Back-End vs Front-End

It’s important to remember that you can never really control what the client can do: just because you hide a form on the client doesn’t mean a smart user can’t figure out a way to trigger its operation; unless of course you disallow said operation on the server.

That being said, it’s still good practice to match your front-end’s permissions later to your back-end’s, so users don’t run into errors. In practice, this means reusing the same checks you use on the server in your React components.

For example, before showing a user an “edit post” link, you can call the edit mutation’s check function to make sure they’re allowed to perform the operation:

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<div className="posts-item-meta">
{Posts.options.mutations.update.check(this.props.currentUser, post) ? this.renderEditLink() : null}
</div>

When displaying a list of items, you can rely on terms and parameters to require only the data the current user is authorized to see from the database. This is actually mandatory if you want Mongo to count the total number of documents that are really available to the user, which is needed for pagination and “load more” buttons.

This example view tells the database to look only for documents that are either owned by the user or already published. However you still need to define a checkAccess method, since a malicious user could decide to bypass the view and ask all the data from the database.

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// filter the data fetched from the database
const myRestrictedView = terms => ({
selector: {
$or: [
{userId: terms.userId},
{isFuture: false}
]
}
})
Posts.addView("myRestrictedView", myRestrictedView)

Example usage with Datatable:

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// /!\ this is only a frontend restriction and does not actually secure the database
<DataTable
options={{ terms: { view: "myRestictedView" }}}
collection={Posts}
/>

Permissions API

Here’s how to create and modify groups.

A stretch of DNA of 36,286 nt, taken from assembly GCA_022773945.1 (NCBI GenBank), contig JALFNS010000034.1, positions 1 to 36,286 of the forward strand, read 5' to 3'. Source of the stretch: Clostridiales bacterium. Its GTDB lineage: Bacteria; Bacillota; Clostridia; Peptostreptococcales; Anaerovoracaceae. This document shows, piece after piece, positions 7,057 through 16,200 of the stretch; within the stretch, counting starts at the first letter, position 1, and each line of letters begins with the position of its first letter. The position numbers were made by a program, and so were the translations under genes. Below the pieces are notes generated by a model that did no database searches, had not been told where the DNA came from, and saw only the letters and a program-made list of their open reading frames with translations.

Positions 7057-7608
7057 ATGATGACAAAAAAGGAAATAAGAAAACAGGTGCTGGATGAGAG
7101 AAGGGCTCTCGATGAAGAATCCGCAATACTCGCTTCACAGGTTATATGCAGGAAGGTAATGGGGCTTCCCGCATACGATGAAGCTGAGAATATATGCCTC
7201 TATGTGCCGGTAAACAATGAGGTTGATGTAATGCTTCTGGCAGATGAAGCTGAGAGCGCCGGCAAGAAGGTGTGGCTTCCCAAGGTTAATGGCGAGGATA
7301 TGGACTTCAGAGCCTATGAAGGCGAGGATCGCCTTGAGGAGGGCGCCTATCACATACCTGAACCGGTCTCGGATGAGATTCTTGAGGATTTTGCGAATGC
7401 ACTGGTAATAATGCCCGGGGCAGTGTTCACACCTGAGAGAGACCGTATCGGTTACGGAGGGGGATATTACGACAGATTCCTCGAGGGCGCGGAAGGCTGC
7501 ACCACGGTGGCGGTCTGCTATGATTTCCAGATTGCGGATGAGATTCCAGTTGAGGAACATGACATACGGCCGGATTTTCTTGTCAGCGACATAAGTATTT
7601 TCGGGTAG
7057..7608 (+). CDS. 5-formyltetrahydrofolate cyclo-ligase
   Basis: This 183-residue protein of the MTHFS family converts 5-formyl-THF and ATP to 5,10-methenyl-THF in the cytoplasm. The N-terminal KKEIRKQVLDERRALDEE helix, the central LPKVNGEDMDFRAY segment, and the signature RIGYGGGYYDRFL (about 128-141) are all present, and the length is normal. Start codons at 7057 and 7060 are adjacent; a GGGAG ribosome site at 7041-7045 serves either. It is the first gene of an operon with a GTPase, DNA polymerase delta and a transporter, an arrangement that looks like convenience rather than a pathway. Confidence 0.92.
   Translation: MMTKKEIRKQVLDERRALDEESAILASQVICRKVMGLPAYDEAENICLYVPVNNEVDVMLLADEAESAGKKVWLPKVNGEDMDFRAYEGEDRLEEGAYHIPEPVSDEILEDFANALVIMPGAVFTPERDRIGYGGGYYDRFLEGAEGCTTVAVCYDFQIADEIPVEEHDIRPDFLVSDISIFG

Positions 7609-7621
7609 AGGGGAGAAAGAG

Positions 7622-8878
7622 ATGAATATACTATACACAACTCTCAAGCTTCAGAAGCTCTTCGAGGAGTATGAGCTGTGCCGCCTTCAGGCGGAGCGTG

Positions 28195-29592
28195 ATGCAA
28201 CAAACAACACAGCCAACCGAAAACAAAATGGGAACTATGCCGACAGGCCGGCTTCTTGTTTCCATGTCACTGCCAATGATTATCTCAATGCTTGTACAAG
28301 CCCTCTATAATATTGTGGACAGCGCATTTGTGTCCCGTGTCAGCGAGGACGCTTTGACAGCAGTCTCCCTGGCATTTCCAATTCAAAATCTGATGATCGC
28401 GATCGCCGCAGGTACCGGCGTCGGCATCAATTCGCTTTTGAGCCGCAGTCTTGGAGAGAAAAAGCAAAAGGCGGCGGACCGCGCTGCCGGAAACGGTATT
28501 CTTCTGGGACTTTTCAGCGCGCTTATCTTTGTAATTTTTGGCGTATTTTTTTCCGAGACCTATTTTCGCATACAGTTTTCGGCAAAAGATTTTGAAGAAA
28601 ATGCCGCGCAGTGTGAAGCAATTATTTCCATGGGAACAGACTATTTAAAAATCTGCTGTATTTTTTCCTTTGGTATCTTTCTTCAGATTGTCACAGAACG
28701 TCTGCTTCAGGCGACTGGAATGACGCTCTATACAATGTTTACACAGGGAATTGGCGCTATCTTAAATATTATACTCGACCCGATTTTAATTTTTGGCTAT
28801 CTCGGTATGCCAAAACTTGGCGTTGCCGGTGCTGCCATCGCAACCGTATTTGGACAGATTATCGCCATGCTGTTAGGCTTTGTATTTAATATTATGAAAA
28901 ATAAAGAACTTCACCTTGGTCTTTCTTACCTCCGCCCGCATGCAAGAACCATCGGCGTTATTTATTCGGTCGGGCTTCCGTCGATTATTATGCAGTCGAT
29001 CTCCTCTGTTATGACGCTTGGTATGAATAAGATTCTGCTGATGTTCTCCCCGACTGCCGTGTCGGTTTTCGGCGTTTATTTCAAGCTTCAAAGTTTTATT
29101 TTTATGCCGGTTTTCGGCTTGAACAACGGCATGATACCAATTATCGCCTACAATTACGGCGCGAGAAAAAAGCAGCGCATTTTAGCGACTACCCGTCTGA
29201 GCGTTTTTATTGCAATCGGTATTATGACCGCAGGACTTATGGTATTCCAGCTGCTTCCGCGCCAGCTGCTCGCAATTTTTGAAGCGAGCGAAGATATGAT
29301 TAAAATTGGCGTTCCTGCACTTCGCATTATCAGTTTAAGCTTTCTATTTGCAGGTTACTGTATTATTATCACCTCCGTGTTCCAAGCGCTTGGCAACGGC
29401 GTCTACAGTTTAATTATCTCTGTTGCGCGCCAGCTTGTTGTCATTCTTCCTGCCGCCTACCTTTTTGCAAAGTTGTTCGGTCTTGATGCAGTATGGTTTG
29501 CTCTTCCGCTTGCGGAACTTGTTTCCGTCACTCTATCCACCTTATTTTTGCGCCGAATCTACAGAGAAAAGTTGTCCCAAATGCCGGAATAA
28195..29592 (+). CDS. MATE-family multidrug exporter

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Users.createGroup(groupName); // create a new group

Users.getGroups(user); // get a list of all the groups a user belongs to

Users.getActions(user); // get a list of all the actions a user can perform

Users.canDo(user, action); // check if a user can perform a specific action

Documents can be Posts, Comments, or Users.

Note that some groups are applied automatically:

  • guests: any non-logged-in user is considered guest. This group is special in that guests users are by definition not part of any other group.
  • members: default group for all existing users. Is applied to every user in addition to any other groups.
  • admins: any user with the isAdmin flag set to true.

Adding User to Groups

You can add any group string to a user’s groups array:

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Users.update(user._id, {$push: {groups: 'mods'}});

// or

user.group = [...user.group, 'mods'];

Assigning Actions

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// assuming we've created a new "mods" group
Users.groups.mods.can("post.update.all"); // mods can edit anybody's posts
Users.groups.mods.can("post.delete.all"); // mods can delete anybody's posts

You can also define your own custom actions:

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Users.groups.mods.can("invite"); // new custom action